Meanwhile, a larger, more suitable tract of land was acquired through the generosity of Mr. H. W. Hoefer as an exchange for the Irmo property, allowing the parish to continue to use the house as a rectory. In the Fall of 1974, a Building Committee was formed with Bob Cunningham as Chairman. John Tabb Heyward was hired as the architect. On a rain-soaked Sunday in February 1975, ground was broken by the Bishop for the $215,000.00 church sanctuary.

With the summer of 1975 came a change of leadership. Father Michael Burton was appointed Pastor. Throughout the year, the community looked forward to the day of the completion and occupancy our own new home. The formal dedication Mass was celebrated by Bishop Unterkoefler on November 26, 1975.

When the call went out for volunteers for outdoor work, the spirit of of the community which had been growing, became evident. Parishioners worked together week after week clearing the land, pouring sidewalks, clearing the cemetery, preparing the parking area, and planting grass and shrubs. Not only did the people give their time and labor, but the special gifts committee was gratified by the response of the parishioners to the request for gifts of furniture and furnishings. Everything to be seen as one looks around the church was donated.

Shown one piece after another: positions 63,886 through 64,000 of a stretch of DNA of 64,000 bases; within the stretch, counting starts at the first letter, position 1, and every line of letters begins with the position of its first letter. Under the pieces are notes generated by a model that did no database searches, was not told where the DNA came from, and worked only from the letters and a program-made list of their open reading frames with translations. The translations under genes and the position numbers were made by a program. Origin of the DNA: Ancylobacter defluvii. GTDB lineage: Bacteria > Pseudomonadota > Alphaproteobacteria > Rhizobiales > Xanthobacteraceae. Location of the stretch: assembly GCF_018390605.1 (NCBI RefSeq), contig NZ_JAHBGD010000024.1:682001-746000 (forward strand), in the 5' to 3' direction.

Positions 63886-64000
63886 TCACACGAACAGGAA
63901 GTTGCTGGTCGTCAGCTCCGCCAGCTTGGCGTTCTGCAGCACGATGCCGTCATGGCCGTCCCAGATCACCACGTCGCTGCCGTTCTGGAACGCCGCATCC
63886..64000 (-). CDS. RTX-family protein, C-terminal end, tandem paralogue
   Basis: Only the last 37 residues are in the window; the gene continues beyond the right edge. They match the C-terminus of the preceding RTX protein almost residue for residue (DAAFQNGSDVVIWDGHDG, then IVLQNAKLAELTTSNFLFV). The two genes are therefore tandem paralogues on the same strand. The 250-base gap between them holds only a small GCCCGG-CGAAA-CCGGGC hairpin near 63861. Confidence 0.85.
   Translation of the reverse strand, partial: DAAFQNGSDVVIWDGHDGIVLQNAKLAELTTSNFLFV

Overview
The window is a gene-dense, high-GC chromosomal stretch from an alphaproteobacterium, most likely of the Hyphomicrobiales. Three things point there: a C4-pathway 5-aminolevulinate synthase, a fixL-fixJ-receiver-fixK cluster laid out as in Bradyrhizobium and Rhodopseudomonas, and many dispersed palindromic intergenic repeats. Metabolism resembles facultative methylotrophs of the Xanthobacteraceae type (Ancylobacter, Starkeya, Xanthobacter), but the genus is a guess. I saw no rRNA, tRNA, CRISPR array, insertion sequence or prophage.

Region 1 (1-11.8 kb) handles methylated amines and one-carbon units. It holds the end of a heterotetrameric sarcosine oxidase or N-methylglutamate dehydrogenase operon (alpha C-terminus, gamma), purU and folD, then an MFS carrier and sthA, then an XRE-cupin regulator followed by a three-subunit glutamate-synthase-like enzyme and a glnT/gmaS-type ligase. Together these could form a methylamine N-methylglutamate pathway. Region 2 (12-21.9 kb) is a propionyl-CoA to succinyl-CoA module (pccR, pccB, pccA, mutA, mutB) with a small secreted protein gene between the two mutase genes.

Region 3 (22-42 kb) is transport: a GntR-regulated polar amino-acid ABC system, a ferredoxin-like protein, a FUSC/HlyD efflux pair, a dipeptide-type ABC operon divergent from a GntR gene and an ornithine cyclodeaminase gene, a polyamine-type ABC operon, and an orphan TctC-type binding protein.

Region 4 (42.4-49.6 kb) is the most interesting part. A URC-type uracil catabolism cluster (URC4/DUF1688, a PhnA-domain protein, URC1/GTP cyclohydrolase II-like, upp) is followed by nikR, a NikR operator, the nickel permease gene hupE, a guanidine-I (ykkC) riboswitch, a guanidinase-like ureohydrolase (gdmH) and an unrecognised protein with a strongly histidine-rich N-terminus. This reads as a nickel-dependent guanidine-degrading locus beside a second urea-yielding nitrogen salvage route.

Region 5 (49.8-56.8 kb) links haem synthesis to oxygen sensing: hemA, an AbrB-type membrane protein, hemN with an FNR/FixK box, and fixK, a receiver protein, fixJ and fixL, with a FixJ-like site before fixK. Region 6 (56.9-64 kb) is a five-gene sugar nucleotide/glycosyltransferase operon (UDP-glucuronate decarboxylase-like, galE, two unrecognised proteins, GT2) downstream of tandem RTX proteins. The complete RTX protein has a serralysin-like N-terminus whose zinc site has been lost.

As the church community grew in numbers during 1976, it became necessary to increase the staff. Sister Susan Kresse arrived in August to take up her duties as Pastoral Associate. In the Fall, another secretary was hired to help with the growing volume of paperwork. Parish activities continued to abound in 1977. The first edition of a monthly parish newspaper, HOLY SMOKE, was published in February. There were more than 60 councils, committees, groups, and clubs functioning in the parish at the time. Mass attendance increased as over 825 families gathered each week to celebrate Mass. Earl C. Mueller was ordained to the priesthood in May, the last of the seven sacraments to be celebrated in our church. In November 1977, Father Gerard Armstrong, S.J. came to Our Lady of the Hills as Associate Pastor. With over 900 families involved, the Religious Education Program flourished, using rented facilities. Planning a parish center to house the many activities of the parish – especially Religious Education – came under study.

In 1978, the Lexington Mission with approximately 100 families, dedicated their new church, Corpus Christi, on November 25. In Chapin, 30 families began celebrating weekly Mass at the Old Methodist Church with the hope of becoming a mission.